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No July 4 Fireworks at US Bases in Japan After Okinawa Rape

  • Associated Press

FILE - MV-22 Ospreys are seen at the U.S. Marine Corps Futenma Air Station and the surrounding area from an observation deck at a park in Ginowan, Okinawa Prefecture on southern Japan, Mar. 23, 2015.

FILE - MV-22 Ospreys are seen at the U.S. Marine Corps Futenma Air Station and the surrounding area from an observation deck at a park in Ginowan, Okinawa Prefecture on southern Japan, Mar. 23, 2015.

There will be no Fourth of July fireworks for American troops in Japan this year due to restrictions imposed after a former U.S. Marine was accused of murdering and raping a woman on Okinawa.

The U.S. Navy in Japan said Thursday that it had canceled planned annual Independence Day fireworks at its bases as part of an order for all American troops in Japan. Along with fireworks, concerts and parties with music will be also canceled at Navy bases in Atsugi and Yokosuka near Tokyo, and Sasebo in southern Japan.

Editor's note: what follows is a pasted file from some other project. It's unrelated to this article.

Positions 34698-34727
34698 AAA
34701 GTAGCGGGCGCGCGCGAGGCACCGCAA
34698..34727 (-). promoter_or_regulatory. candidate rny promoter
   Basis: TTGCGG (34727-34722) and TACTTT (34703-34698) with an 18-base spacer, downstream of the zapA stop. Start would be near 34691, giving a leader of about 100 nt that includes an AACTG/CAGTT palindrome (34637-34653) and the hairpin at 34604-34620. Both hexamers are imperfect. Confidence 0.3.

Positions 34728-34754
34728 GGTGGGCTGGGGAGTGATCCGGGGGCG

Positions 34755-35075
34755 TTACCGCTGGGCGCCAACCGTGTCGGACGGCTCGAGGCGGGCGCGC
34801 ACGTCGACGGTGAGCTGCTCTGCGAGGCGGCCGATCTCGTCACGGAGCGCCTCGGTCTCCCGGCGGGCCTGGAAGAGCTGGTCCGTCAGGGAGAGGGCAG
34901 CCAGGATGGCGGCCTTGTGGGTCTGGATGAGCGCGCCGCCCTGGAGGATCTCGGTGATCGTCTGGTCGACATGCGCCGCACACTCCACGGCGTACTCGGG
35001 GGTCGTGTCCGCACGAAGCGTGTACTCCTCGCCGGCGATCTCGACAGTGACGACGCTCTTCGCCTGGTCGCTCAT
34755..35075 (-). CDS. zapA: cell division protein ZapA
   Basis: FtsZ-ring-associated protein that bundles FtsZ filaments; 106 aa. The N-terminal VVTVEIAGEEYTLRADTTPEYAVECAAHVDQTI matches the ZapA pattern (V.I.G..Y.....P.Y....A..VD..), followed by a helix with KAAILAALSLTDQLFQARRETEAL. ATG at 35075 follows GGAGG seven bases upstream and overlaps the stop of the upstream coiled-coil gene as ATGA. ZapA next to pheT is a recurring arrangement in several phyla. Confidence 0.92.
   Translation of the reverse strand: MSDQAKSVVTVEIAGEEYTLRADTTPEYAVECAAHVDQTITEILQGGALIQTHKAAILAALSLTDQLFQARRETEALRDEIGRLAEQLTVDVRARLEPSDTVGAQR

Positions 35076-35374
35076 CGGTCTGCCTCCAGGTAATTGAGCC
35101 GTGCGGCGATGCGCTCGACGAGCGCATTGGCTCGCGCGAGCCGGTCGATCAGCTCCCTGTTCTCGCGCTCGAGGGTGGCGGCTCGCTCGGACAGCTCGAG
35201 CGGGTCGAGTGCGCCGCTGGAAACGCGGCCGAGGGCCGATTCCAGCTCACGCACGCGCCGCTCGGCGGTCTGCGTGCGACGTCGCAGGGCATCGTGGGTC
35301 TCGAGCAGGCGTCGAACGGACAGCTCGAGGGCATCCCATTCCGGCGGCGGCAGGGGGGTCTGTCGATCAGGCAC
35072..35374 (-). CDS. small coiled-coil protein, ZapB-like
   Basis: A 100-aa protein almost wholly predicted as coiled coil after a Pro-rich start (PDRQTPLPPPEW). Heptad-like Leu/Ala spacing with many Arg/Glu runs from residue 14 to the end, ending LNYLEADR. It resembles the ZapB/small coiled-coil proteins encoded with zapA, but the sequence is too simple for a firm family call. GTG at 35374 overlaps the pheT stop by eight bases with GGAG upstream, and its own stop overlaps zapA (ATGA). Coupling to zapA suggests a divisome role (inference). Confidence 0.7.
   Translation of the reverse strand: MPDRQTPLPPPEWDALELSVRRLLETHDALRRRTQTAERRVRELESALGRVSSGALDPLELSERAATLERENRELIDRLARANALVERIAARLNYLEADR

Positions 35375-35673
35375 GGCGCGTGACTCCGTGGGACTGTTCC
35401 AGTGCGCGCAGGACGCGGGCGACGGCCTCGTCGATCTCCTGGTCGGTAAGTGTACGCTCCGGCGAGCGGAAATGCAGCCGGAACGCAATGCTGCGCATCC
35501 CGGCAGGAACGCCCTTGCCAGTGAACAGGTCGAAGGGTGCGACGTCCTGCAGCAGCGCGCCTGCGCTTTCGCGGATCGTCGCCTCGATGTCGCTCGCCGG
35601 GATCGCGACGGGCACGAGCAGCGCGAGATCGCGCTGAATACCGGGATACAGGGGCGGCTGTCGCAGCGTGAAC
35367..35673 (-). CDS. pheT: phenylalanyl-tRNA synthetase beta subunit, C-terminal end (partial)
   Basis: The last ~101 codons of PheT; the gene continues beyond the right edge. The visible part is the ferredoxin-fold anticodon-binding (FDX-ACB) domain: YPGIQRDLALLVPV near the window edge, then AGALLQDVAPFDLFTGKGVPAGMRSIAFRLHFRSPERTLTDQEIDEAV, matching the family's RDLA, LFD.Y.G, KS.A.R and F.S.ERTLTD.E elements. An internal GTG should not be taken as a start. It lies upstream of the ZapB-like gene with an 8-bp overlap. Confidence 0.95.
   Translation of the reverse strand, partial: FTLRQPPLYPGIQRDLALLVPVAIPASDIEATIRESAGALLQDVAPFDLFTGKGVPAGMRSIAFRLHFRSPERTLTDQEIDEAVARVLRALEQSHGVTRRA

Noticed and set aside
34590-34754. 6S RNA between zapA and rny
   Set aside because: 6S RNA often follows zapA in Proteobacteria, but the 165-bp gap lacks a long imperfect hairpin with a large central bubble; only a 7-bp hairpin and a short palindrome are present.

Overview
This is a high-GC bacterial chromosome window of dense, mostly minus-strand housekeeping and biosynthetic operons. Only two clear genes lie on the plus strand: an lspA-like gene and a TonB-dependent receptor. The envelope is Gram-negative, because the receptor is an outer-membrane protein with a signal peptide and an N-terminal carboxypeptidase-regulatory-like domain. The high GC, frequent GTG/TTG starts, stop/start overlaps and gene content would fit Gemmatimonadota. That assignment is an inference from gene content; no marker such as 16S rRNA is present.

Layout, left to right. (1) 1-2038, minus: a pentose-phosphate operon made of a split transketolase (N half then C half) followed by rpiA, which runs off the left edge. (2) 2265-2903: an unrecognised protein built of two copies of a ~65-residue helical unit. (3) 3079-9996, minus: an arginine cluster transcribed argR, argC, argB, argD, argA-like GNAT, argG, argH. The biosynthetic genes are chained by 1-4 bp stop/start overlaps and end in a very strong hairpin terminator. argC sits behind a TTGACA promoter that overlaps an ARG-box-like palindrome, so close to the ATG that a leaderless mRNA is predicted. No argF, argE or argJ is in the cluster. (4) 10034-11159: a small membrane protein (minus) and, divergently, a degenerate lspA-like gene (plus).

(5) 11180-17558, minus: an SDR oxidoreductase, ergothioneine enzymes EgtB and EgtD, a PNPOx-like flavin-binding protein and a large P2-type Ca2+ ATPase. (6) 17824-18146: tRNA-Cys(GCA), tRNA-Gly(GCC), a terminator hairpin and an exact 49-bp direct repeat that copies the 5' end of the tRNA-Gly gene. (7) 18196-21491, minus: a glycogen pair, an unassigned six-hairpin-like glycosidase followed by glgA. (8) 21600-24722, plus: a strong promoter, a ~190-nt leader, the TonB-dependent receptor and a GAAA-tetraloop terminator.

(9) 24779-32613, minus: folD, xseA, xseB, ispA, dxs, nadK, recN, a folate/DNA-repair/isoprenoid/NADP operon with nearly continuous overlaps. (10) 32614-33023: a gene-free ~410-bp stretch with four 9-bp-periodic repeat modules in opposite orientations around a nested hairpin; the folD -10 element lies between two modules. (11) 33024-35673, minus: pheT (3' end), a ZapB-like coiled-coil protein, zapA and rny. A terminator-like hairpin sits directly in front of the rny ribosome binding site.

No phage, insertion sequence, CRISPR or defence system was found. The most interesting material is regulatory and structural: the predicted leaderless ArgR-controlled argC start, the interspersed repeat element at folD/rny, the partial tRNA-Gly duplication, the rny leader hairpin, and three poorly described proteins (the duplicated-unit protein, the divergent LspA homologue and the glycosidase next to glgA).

The killing of the woman, whose body was found in May, triggered outrage on the southern island, where tensions frequently rise over U.S. military-linked crime.

The suspect, a U.S. contractor and former Marine, is charged with abandoning the woman's body, with murder and rape charges pending.

The U.S. Marine Corps and the Navy then imposed restrictions on their personnel, though some by the Navy have been eased.

Okinawa was already in the spotlight because of contentious plan to relocate a Marine Corps air station to a less-populated part of the southwestern island. The plan developed after the 1995 rape of a girl by three American servicemen enraged Okinawans.

The latest murder case has rekindled Okinawa's anger over its burden of heavy U.S. troop presence there.

Half of about 50,000 American troops stationed in Japan under the bilateral security agreement are on the small island, where residents have complained about crime and noise from the bases.

The U.S. military says the crime rate among its ranks in Japan is lower than among the general public.

Prime Minister Shinzo Abe's government, which wants Japan to play a bigger military role internationally, backs the Japan-U.S. security alliance.

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